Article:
When I looked back at this initial sketch, I realized what was wrong: I had failed to show the ship at an angle that shows off its best "look."

See, with those wings open, the ship has (in my opinion anyway) a really cool silhouette. It's got a kind of bat-wing effect, it looks sinister and menacing. If you were on the ground seeing these things coming down, it would be scary to watch the wings open like claws or jaws and spread out, with the thruster rocket exhausts looking like giant flaming teeth shooting out between them. From the front, the ship has a distinctive and interesting shape, which also (hopefully) has a psychological effect on the viewer.

In the first sketch, you see none of that. It's just not an exciting drawing, and it completely fails to show the most important aspects of the ship's function which is plainly clear in the scribble showing the different wing configurations. And really, it doesn't show the overall shape of the ship very well, you can see that the body of the ship is just kind of a blob of shapes in an uninteresting, almost rectangular outline. It is, frankly, kind of boring apart from a few details here and there. I made the deadliest mistake - I didn't tell the story that I wanted to.

Well that certainly won't do. The client isn't going to buy that - especially if another artist on the team has done a better drawing. If the client does buy it, they won't be excited about it. If I were lucky and this thing was chosen, nobody would see how it worked until it was built in 3D and put into the game or show, which might be months from now.

When it's wrong, you have to throw it out and do it over again. Which sucks. But you absolutely must be ruthless about cutting away anything that isn't right. It doesn't matter if you spent all day or all week on the image - if it's wrong, toss it and draw it again.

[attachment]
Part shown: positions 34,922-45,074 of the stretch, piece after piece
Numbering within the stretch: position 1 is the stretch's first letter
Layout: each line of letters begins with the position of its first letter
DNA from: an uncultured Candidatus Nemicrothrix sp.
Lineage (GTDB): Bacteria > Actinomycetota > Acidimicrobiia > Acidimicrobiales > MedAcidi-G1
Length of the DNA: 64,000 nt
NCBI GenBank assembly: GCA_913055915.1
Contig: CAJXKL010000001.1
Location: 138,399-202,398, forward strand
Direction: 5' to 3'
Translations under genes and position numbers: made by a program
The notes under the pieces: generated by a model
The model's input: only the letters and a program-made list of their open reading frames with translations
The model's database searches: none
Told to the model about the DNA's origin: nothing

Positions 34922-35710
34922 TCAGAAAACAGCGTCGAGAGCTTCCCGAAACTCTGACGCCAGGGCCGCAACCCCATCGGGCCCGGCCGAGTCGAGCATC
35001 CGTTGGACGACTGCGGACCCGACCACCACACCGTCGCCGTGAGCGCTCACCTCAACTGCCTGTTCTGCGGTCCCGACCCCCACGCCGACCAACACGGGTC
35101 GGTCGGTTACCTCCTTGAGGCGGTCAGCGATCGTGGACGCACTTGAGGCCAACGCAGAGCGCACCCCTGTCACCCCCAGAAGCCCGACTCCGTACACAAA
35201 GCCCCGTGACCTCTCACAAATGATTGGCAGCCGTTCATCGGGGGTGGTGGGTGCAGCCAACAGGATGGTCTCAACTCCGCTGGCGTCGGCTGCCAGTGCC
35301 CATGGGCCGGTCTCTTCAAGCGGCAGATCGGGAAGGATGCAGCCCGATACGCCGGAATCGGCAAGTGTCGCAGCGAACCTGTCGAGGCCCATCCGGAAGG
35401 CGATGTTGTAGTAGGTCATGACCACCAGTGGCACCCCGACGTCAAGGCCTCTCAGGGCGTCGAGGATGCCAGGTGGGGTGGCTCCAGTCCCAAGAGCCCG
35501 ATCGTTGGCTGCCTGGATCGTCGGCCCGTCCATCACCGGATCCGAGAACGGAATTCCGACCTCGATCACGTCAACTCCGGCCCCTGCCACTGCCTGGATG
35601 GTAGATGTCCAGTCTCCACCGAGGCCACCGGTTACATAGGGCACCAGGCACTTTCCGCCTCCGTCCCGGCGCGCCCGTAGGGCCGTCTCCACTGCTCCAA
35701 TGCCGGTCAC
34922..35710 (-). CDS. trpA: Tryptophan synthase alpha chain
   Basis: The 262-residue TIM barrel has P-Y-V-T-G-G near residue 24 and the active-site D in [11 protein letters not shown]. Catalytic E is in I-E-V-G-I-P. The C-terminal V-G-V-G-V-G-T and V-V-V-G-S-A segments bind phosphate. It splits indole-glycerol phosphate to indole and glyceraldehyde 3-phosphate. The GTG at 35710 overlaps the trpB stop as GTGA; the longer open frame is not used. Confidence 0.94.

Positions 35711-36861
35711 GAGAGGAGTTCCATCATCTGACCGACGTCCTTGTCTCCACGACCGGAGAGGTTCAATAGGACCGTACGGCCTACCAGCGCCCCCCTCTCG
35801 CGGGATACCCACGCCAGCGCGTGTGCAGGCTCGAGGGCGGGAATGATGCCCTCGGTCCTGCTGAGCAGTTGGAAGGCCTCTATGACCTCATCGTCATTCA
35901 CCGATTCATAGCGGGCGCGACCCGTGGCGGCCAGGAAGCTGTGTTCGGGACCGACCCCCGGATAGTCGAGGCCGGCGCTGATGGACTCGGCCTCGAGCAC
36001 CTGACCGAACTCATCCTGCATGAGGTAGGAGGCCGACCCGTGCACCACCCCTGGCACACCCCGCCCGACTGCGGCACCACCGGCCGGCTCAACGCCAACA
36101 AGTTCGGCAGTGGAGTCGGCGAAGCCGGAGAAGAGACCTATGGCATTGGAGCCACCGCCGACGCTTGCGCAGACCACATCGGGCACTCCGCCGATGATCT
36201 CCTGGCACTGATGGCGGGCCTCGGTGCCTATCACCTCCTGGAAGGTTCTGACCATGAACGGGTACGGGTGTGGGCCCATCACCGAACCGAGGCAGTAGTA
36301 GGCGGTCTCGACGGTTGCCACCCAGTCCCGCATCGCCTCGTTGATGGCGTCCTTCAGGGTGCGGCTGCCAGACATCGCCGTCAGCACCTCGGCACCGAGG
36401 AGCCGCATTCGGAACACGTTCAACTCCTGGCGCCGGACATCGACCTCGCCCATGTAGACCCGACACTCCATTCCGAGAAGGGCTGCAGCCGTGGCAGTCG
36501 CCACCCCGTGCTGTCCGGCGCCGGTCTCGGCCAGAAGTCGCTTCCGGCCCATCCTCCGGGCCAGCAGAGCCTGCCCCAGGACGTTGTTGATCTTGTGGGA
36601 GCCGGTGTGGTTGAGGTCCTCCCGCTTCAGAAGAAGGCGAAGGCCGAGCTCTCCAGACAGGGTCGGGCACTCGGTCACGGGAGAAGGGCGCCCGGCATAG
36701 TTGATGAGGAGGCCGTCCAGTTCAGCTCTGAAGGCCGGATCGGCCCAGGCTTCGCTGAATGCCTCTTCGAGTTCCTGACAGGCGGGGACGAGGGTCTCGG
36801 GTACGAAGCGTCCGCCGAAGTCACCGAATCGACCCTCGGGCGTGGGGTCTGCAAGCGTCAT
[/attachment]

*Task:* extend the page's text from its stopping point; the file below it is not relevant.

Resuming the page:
So I did:

MUCH better. The silhouette is now obvious. Even the core body looks better. I've kept the interesting details of the upper part of the ship. It should be pretty clear that the wings are on hinged arms that allow them to open and close. The ship looks far more menacing and even though you can see the landing gear is down and maybe it's sitting still on the ground, it still has a sense of movement and flying, because the shape just says "I'm fast and dangerous and I bite." To be absolutely sure the idea gets across, I can easily paste the detail from the scribble sketch onto this picture to plainly show the different wing configurations.

This thing would look cool in a movie scene or a video game... but you can't see that at all from the first drawing!

I learned a lot from this, I feel like I took a step that I might not have 6 months or a year ago. It may seem kind of obvious (especially to my professional colleagues), but it's still really easy to get wrapped up in technique or details and forget what you're really trying to communicate. That's exactly what I did in this case, and I'm glad I caught it. From a FAIL to a WIN!

That's why an artist has to play WWWTP constantly, at every stage of picture-making. You won't ever get the coveted "Fabulouso!" stamp on your drawing if you don't.

2 comments:

Anonymous said...

Excellent little essay on what it's like to fight with images that aren't working. I'm a collegue of yours in comics/gaming, and I know EXACTLY what you're talking about. Way to Win!

Chris

Jeff Z said...

Thanks Chris!